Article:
Re: [Harp-L] Re: Music and the American Dream (Making a Living?)

This could be the biggest treasure that I have ever mined on harp-l (or anywhere for that matter). And who BETTER to cast such pearls before us swine.

On Apr 3, 2007, at 12:36 PM, Tom Ball wrote:

WVa Bob writes:

---For my part, I teach school to make a living; I certainly don't depend
on music to do more than supplement my income. Earlier in this thread
somebody opined that very few on this list actually made their living from
music...just wondering: how many of you do make at least the bulk of your
income form music? Anybody willing to say?


Well, I suppose I can plead guilty to that. For whatever reasons -- primarily a profound lack of ability to do anything else -- I've played music for a living for nearly 40 years. At a workshop recently I was asked how a working musician can make ends meet, which prompted me to think of a key word: diversification.

Young players -- ie players in their late teens and twenties -- are generally so happy to be actually playing music for a living -- touring, gigging, meeting people -- that money really isn't the main consideration. Not yet, anyway. A player that age probably hasn't bitten off a mortgage payment or begun a family, so crashing on people's floors, a diet of Taco Bell and 7-nights-a-week in bars are not only tolerable but actually rather exciting. But we DO all get older and personally I found that a revenue stream 100% derived from gigs can be dicey. What if you get the flu? What if a club goes belly-up? What if you need insurance? There had to be a better way.... So a few decades ago I looked around at other more successful players in my genre and noticed something: they all had other music-oriented sources of income, in addition to gigs. The key seemed to be in diversity.

I feel somewhat pretentious offering unsolicited advice here -- nobody really asked me -- but if there's one thing I can suggest to a young player it would be to diversify and create additional musical revenue streams. How? Ahhhh... let me count the ways. <g>

1) CDs. Yes, to an extent the Record Business is dead. But CDs, even with truncated sales compared to yesteryear, can still be a small source of income. The more CDs you can get out there -- all of them theoretically earning small royalties -- the better.

2) Write songs and keep your publishing. Start your own publishing company and register it with BMI or ASCAP. Again, a small revenue stream, whether they ever get covered or not. And if they get covered by somebody big: ching, ching, ching. :)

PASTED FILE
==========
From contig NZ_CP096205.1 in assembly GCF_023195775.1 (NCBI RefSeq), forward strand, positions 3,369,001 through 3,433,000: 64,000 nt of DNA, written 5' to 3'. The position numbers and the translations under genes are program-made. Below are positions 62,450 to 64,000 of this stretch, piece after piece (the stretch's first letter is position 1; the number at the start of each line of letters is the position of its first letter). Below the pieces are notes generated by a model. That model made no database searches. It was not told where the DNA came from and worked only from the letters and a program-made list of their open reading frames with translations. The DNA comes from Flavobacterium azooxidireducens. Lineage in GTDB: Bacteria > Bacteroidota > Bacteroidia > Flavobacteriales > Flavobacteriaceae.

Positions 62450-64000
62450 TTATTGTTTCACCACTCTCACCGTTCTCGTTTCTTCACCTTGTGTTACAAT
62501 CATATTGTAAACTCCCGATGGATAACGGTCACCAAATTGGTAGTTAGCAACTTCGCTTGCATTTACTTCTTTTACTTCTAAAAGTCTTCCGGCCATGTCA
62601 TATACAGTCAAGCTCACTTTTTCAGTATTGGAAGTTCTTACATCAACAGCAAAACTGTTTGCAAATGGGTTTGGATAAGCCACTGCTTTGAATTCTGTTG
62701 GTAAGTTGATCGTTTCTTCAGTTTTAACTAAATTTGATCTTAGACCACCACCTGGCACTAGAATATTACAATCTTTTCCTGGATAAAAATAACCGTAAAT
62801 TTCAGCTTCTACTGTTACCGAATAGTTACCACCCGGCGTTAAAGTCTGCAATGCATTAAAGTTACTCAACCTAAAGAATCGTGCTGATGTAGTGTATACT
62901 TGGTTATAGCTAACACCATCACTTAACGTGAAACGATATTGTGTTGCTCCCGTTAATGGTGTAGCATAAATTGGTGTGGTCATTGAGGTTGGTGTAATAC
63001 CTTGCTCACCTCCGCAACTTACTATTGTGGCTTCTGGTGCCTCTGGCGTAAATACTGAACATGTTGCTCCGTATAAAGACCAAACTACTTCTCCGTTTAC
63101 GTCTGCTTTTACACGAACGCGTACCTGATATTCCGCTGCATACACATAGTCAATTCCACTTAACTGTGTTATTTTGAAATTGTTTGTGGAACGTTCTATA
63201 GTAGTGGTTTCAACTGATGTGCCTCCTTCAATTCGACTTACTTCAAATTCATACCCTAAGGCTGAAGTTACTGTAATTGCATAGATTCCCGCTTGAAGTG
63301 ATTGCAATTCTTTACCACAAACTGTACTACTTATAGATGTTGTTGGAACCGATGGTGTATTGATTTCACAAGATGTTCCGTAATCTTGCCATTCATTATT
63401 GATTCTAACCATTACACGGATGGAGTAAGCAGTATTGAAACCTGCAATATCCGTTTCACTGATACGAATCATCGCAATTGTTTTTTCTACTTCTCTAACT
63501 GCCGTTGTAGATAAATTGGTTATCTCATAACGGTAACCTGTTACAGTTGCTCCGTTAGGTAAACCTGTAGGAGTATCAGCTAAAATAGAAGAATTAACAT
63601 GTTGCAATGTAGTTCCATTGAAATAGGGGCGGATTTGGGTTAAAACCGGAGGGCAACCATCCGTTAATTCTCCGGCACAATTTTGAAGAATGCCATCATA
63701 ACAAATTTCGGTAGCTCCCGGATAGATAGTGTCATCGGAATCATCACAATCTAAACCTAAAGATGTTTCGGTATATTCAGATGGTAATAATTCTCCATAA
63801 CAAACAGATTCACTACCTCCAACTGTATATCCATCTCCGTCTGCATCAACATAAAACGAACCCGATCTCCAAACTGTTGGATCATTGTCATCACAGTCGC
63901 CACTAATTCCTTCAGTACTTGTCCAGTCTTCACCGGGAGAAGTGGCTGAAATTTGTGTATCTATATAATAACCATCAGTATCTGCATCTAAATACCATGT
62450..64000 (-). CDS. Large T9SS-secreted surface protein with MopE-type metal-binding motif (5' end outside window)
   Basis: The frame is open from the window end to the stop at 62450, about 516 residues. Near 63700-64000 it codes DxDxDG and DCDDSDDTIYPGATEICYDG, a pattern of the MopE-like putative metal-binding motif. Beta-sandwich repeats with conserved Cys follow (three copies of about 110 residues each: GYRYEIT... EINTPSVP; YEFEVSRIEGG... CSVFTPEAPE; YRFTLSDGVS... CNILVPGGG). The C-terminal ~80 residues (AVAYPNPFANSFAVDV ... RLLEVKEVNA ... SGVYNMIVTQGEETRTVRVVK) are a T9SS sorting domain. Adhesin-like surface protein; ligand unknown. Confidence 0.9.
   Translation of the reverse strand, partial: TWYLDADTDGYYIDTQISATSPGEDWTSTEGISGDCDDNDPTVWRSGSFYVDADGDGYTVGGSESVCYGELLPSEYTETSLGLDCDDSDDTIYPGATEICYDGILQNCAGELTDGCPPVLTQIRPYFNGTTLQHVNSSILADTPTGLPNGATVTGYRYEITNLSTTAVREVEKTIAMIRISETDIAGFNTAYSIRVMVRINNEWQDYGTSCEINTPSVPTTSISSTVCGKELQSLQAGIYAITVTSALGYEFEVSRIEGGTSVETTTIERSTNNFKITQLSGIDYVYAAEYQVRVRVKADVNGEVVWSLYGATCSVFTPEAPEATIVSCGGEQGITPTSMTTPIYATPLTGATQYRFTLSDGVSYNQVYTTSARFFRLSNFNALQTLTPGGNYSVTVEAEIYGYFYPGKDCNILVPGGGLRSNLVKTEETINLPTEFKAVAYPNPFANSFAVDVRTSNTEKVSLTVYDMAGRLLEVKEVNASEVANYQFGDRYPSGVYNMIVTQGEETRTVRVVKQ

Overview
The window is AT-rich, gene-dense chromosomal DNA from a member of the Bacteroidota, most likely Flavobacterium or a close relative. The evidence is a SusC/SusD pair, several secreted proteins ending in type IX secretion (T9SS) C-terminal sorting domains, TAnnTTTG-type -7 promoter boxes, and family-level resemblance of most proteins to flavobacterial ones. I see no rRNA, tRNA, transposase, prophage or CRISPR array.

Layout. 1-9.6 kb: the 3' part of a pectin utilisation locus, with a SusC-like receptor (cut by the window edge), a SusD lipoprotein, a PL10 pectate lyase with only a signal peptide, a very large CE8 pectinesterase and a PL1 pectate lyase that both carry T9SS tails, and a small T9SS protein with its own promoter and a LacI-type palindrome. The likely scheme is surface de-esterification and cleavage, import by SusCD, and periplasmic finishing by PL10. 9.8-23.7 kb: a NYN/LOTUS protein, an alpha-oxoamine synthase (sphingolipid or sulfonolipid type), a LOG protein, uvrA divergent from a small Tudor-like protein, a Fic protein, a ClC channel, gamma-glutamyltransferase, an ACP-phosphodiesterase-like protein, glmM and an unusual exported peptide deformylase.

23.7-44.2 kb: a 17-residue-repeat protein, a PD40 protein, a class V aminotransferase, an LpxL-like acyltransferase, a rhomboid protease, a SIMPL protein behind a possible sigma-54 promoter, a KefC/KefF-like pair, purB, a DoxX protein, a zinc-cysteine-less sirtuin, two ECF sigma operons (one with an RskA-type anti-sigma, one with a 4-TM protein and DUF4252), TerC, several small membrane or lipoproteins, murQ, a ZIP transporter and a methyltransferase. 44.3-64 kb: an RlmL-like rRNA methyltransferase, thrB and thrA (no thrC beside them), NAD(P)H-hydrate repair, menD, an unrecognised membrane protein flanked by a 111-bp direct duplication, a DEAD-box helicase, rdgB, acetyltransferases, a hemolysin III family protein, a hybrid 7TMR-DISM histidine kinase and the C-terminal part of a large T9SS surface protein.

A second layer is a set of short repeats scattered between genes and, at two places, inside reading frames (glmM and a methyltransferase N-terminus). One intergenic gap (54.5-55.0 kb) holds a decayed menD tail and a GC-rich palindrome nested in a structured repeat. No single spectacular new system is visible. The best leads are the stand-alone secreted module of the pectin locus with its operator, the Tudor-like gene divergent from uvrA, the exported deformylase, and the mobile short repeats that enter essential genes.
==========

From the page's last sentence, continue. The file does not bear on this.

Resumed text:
3) Record as a sideman on other folk's records. Make yourself available. Do every session offered. When you play a new studio, discretely drop off a business card with the engineer -- it might lead to another session down the road.

4) Commercials for radio and TV. These pay residuals every time the commercial airs. Film music too, if you can get it.

5) Teach. Take on an occasional student.

6) Double. If you can find the time to learn another instrument in addition to harp, your income will jump exponentially. And don't be afraid to sing -- even the froggiest voice can be developed and/or have charm (witness a couple of my heroes in John Prine and Dylan.)

7) Books. Sure there are already over 100 harmonica oriented titles available, but so what? Ever notice how many different kinds of peanut butter are on the Safeway shelf? Everyone has a different point of view and your's might be the one that resonates with a lot of folks. Books are like CDs -- the more you have in print -- all earning small royalties -- the better.

8) Have no shame. If the gig pays, take it -- even if it's a wedding or a Bar Mitzvah or something else you consider "beneath your dignity." Take it anyway. Their money's green. No need to worry that you're "embarrassing yourself" if another musician sees you -- hell, if they're a pro, they're playing gigs like that, too. :)

9) Assuming it's a cause you believe in, play the big benefit shows even if they don't pay at all. Not only will you feel better about yourself, but it's amazing how many good (ie good paying) gigs can sprout from such exposure.

10) Keep your overhead low. If you truly want to be a working musician, chances are you can't afford that boat, that trip to Tahiti or that cocaine habit.

11) Take advantage of today's technology. These days, with ProTools, it's possible to overdub a part on somebody's CD with a simple exchange of Emails. With Skype you can give an hour lesson over the phone for free. Set up a web site and don't be afraid to publicize it.

12) Never give up your dream -- you only live once (I think?) and you don't want to be an old geezer in a nursing home looking back on your life with a lot of "shouldda, wouldda, coulddas."

Now then. Apologies for the pedantic schoolmarm attitude of this post. I honestly don't mean to sound like a lecturer but I thought I'd pass along a few things that have enabled me to do what it is I love all my life. Thanks for the opportunity.

Best wishes to all and keep harpin',

Tom Ball
Santa Babs
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